It’s amazing the amount of waste that is created in the practice of caring for and healing people. The healthcare industry, including physicians offices, dental offices, hospitals, rehab facilities, and urgent care offices, just to name a few, creates a staggering amount of waste each year.
- Hospitals in the U.S. produce more than five million tons of waste annually
- That’s the equivalent of 25.1 pounds of waste per staffed bed in just one day
- The OR produces between 20-33% of the total waste generated in a hospital, the largest departmental generator of regulated medical waste
- Food services waste makes up approximately 25% of the overall healthcare waste production
As with the waste stream in any industry, less sustainable waste management practices can lead to increased reliance on the nation’s landfills and the creation of greenhouse gases. However, medical waste poses additional threats to the environment and individuals, as it includes hazardous, infectious, and drug materials.
Categories of Medical Waste
Here is a breakdown of the types of waste created at medical facilities which are unique to the healthcare industry and may require special considerations for management, transportation and waste disposal.
Regulated Medical Waste (RMW)
This category represents potentially infectious materials, like blood or other bodily fluids, as well as materials that have been saturated with infectious materials, like gloves, gowns, or dressings. It also includes contaminated “sharps,” which in the healthcare industry refers to tools like needles, syringes, scalpels, or glassware. This category is also referred to as biohazard waste.
Non-infectious Medical Waste
This category includes medical materials like used IV bags, medicine containers, non-infectious gloves or dressings.
This category is mostly comprised of expired or unused medicine, drugs, and other controlled substances. Although some pharmaceutical waste is considered hazardous, most is not.
This category describes non-infectious waste that has the possibility to affect humans, such as chemicals used in sterilants and disinfectants, cleaning chemicals, or laboratory chemicals. It also includes any listed hazardous waste or materials that meet one of the EPA’s characterized waste categories: toxic, corrosive, ignitable, or reactive.
Special Regulation Concerning Medical Waste Management
Medical Waste Tracking Act
You might be familiar with news stories from the 1980s about healthcare waste, including hypodermic needles washing up on beaches, mercury released from medical waste incinerators, or pharmaceutical companies contaminating drinking water with hazardous waste. It was the result of these many instances that prompted Congress to enact the Medical Waste Tracking Act of 1988. The act served the following purposes:
- Defined medical waste and established which medical wastes would be subject to program regulations
- Established a cradle-to-grave tracking system, utilizing a generator-initiated tracking form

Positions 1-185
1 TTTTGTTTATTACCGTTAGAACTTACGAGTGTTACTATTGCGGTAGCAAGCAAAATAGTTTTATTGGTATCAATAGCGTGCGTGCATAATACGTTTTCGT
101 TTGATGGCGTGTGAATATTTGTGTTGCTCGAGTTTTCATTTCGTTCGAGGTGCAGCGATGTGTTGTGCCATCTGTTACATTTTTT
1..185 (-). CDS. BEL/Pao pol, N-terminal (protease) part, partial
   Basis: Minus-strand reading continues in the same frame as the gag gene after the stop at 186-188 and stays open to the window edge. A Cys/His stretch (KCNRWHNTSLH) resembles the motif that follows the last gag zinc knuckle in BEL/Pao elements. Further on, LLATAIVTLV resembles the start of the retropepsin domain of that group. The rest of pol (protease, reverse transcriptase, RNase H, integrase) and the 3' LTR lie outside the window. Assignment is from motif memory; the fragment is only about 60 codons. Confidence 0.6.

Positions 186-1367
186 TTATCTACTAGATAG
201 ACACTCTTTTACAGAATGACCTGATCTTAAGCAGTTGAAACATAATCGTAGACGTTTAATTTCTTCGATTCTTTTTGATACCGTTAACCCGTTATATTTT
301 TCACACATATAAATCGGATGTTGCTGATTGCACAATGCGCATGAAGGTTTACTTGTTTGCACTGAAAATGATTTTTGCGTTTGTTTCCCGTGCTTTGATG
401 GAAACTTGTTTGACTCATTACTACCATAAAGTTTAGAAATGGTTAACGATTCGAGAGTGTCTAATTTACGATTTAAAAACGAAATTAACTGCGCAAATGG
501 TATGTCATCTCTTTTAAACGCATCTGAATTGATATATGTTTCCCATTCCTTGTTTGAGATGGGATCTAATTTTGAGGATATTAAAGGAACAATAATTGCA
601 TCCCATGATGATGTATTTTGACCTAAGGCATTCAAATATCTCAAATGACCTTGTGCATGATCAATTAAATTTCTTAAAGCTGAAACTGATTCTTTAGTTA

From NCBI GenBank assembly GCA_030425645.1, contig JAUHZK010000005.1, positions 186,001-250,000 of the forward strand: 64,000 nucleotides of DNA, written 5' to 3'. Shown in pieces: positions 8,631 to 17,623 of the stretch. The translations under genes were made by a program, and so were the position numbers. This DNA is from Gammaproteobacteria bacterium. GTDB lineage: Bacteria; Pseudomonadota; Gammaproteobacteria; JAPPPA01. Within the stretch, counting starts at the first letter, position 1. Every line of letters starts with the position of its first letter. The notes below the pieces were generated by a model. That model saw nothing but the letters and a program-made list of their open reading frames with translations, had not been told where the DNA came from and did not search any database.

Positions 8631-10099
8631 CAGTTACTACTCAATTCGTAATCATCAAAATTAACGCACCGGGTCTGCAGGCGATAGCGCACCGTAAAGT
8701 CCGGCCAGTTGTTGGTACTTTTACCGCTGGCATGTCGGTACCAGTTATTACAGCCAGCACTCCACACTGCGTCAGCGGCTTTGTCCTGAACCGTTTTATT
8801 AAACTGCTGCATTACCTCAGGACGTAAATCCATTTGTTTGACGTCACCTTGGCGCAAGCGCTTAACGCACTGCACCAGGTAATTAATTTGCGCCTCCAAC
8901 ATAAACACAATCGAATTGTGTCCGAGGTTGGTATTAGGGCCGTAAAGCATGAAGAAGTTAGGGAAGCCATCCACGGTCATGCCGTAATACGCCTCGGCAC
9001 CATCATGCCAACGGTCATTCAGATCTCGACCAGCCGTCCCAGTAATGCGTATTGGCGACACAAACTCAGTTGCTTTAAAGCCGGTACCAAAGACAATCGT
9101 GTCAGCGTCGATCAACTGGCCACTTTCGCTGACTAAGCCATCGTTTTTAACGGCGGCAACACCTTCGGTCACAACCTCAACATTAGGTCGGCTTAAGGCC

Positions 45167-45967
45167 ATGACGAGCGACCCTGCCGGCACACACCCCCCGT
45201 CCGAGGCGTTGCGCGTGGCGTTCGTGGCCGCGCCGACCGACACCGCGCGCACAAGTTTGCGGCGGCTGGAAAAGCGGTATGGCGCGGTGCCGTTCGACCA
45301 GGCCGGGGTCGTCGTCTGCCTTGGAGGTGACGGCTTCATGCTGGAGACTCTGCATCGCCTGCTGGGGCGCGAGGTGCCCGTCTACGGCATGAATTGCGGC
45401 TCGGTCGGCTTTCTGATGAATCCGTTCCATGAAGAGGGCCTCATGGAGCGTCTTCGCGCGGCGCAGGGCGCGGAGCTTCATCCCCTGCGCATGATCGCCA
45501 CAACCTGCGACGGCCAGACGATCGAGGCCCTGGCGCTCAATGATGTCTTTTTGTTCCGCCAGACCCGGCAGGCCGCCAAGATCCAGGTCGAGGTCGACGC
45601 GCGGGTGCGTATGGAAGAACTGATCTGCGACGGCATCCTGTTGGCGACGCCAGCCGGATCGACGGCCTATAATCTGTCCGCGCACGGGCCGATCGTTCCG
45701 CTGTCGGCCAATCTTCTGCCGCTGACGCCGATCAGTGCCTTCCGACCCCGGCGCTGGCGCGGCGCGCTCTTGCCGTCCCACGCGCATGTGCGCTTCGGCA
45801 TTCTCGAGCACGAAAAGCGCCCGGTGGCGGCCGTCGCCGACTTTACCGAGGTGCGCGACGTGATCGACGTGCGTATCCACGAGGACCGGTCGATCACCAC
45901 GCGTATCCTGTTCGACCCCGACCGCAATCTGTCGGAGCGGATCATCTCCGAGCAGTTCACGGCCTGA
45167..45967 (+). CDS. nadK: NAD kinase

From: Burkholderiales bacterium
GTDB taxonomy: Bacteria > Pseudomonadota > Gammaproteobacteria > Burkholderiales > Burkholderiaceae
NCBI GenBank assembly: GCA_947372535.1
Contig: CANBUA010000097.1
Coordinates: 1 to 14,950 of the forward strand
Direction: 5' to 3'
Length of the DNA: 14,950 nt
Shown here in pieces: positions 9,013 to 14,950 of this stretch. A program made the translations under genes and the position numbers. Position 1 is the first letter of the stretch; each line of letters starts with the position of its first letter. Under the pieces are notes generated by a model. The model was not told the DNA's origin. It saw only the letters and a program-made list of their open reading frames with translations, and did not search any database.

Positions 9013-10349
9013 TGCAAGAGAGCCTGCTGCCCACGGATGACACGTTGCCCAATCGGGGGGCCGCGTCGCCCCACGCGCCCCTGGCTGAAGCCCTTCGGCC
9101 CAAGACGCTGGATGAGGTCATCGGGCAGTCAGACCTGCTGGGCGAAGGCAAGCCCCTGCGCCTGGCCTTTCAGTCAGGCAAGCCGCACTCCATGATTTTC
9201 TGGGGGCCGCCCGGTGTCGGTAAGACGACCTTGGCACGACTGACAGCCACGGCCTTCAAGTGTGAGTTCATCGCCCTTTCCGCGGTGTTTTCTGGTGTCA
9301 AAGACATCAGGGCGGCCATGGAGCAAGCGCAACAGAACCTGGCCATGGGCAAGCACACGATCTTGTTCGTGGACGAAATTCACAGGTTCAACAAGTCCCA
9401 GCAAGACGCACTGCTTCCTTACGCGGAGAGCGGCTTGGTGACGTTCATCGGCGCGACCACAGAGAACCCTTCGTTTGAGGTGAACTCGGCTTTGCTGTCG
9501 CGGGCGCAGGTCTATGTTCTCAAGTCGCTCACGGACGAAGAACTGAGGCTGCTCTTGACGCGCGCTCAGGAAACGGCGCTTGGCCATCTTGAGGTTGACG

- Required management standards for segregation, packaging, labeling, and storage of medical waste
- Established record-keeping requirements and penalties that could be imposed for mismanagement
HIPAA Compliant Waste Management
We’re all familiar the basic idea behind HIPPA (Health Insurance Portability and Accountability Act) regulation. In a nutshell, it requires that healthcare facilities protect patient confidentiality. You wouldn’t necessarily think this would affect medical waste management, but consider the fact that 2 billion pounds of paper/cardboard waste are created in U.S. healthcare facilities each year; paper that can include old medical records or patient information.
HIPAA requires that paper waste must be broken down to an illegible state, through shredding or pulping. In most cases this means holding and transporting paper waste in locked containers and working with recycling experts who are certified as HIPAA compliant.
Managing Medical Waste
The healthcare industry uses a color-coding system for medical waste segregation. Each container or bag holds a very specific type of waste, which is treated and disposed of accordingly. The segregation process helps to ensure that unnecessary and inappropriate wastes are not put through specialized, and costly, processes reserved for infectious or hazardous waste.
- Red Containers – Sharps
- Red Bags – Regulated Medical/ Hazardous Waste
- Yellow Container – Chemotherapy Waste
- Black – RCRA Hazardous Waste
- Blue – Pharmaceutical Waste
Incineration is typically used to process pathological waste, chemotherapy waste, and certain pharmaceutical wastes. The waste is converted into ash, gas, or heat. Incineration has been on the decline since the mid-1990s, as it was found to be a source of dioxin pollution which is a potent carcinogen.
Although the regulations concerning on-site treatment of regulated medical waste are state-specific, there may be some opportunity to implement an approved method of waste treatment.
Approved methods of on-site treatment include:
- steam sterilization
- microwave sterilization
- chemical disinfection
- sewer discharge of certain liquids
In some states, waste that has been treated to meet non-infectious standards can be mixed with ordinary waste, while in other states it must continue to be segregated.
If you need a partner to handle the medical or pharmaceutical waste that your healthcare facility generates, contact ERC for additional information on medical waste management.
photo credit: www.flickr.com/photos/one-candle/13708370293